I agree, Madam Butterfly (or is it a really pretty moth?:p ), mostly; but I question whether users dictate advances in technology or does new technology come out and the user adapts (thinking what happening with the music industry in the last ten years).
 

anon(10092459)

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I didn't know that could be done. However, since Keep can get a little more complex, I am wondering how well the voice interaction would work. Say when adding a link, or a checklist.

I rarely use voice interaction with my phone. I'm sure I am not the only one, and that is another facet to why apps won't go away any time soon.

Indeed, more work needs to be done for sure; but with Google Assistant adopting more app integration, I believe that it is a matter of time before these things take place. Instead of physically sharing a link to Keep, a voice command would manage the same task.

But yes indeed, more work needs to be done before that comes to fruition.
 

Morty2264

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I agree, Madam Butterfly (or is it a really pretty moth?:p ), mostly; but I question whether users dictate advances in technology or does new technology come out and the user adapts (thinking what happening with the music industry in the last ten years).

That's interesting - the variables could very well be reversed. Either is possible.

And that's a Butterfree in my picture - a Pokémon!
 

anon(10092459)

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I guess I would have said the same thing until I started using Google home. Now I talk to it all the time. Lights, shopping list, music, controlling my tv, etc. all done with my home device. I am now waiting for more of these functionalities to hit my phone. I like opening my fridge and saying hey google add grapes to my shopping list. When I get to my store I open keep and there is the list.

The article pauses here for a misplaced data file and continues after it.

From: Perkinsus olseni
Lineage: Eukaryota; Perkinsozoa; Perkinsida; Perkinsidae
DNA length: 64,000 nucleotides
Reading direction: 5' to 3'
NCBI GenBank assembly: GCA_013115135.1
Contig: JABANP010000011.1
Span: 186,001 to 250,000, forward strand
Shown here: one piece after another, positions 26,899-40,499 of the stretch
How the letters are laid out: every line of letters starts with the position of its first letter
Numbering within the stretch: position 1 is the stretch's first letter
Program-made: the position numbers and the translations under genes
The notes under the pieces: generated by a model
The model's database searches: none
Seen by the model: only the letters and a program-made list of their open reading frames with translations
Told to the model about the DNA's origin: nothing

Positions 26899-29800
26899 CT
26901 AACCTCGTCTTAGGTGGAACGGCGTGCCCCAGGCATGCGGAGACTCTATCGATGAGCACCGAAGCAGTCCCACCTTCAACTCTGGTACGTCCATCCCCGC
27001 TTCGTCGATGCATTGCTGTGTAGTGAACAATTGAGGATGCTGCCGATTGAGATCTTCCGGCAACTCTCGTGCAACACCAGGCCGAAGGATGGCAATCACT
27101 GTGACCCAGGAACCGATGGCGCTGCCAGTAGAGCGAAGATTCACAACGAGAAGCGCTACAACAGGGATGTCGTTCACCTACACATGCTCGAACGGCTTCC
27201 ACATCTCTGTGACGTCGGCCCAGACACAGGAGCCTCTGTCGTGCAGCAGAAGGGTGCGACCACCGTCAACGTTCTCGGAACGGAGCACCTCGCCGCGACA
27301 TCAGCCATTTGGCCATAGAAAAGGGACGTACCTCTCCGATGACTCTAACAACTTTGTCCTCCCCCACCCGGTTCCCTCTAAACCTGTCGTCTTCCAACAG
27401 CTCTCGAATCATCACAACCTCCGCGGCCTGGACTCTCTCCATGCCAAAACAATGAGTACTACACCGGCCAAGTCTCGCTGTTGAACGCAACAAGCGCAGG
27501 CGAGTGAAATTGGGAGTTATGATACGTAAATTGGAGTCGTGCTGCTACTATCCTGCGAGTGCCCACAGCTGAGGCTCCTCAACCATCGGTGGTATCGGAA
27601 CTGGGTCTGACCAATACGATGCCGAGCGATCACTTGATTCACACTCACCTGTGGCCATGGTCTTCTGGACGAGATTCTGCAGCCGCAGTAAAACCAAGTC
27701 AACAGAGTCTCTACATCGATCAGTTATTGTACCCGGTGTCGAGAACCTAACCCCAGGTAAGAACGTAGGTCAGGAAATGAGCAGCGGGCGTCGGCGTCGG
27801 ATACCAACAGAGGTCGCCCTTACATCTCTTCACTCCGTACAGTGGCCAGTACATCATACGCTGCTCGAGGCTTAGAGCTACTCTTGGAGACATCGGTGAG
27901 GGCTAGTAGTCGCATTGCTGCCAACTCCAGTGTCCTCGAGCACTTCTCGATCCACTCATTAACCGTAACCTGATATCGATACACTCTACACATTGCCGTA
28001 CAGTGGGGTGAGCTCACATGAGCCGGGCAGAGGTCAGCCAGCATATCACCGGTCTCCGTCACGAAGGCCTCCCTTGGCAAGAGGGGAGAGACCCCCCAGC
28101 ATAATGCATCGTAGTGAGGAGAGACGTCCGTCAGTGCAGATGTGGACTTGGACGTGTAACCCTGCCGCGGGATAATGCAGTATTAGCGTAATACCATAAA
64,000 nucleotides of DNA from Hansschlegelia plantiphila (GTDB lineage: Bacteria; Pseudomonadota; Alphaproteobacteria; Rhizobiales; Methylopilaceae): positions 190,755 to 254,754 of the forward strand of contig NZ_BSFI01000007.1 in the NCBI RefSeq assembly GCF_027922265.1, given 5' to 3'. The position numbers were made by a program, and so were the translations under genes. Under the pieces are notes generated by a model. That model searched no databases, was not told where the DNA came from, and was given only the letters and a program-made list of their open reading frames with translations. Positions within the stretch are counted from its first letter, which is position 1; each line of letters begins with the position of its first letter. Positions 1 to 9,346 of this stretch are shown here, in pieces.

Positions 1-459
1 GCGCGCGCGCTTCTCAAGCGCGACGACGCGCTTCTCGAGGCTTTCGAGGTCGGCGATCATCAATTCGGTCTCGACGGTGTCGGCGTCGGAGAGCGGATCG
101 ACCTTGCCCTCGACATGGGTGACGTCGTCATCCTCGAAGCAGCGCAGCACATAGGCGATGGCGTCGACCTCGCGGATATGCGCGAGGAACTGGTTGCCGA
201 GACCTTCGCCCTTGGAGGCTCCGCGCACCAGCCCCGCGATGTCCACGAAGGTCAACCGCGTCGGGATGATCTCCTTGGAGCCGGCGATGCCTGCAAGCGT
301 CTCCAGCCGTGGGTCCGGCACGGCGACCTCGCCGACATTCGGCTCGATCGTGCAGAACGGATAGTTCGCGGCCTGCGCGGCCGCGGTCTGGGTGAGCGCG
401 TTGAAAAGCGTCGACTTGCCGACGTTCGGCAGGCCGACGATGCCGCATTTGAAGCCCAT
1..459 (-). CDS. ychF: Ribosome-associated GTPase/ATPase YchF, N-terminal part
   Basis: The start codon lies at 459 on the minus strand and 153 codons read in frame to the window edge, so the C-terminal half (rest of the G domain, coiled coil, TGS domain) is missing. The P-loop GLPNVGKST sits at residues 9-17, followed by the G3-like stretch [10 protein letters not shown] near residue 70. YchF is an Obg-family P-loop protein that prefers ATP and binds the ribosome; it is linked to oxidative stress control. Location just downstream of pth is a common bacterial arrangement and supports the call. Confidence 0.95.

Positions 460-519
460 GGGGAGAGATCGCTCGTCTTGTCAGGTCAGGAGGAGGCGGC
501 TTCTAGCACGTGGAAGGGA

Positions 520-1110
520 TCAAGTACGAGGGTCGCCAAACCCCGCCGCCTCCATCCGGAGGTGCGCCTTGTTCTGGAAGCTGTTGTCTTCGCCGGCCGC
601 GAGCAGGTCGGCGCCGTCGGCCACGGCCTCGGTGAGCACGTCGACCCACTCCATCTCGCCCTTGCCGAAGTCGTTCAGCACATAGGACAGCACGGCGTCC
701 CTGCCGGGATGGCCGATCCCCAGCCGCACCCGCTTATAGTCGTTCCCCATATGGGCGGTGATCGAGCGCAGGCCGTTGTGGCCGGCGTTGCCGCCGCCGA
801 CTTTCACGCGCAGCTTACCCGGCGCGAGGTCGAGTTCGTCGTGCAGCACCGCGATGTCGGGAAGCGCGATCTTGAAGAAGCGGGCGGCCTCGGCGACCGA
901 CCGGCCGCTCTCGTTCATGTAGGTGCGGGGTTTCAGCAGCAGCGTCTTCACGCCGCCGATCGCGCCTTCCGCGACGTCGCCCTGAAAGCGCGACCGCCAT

I can't wait for home and phone to work more seamlessly. I find I am interacting with my phone through voice commands more than before.

Exactly! Google Home is a great example. That type of engagement with technology says to me that an app is just an icon on the phone. If I can currently use Google Assistant to open the Uber app on my phone, then I don't necessarily need an icon. Natural progression would dictate that I can just command a ride as the next step.
 

LeoRex

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Well, I think there will be a some apps that go extinct, mostly because they were really just front ends to online services that the V-Assts can just as easily use themselves... like reservation apps, whether they be food, cabs, etc. I would say that if you go on Google.com and can find a function that your app replicates, I would certainly try to find a new business model (like getting an agreement with Google that GA will use your service to order artisinal cheese rather than your competition).

And any app that has some overlap, well, they better make sure they offer such a compelling service that people will still want to go through installing and using your app.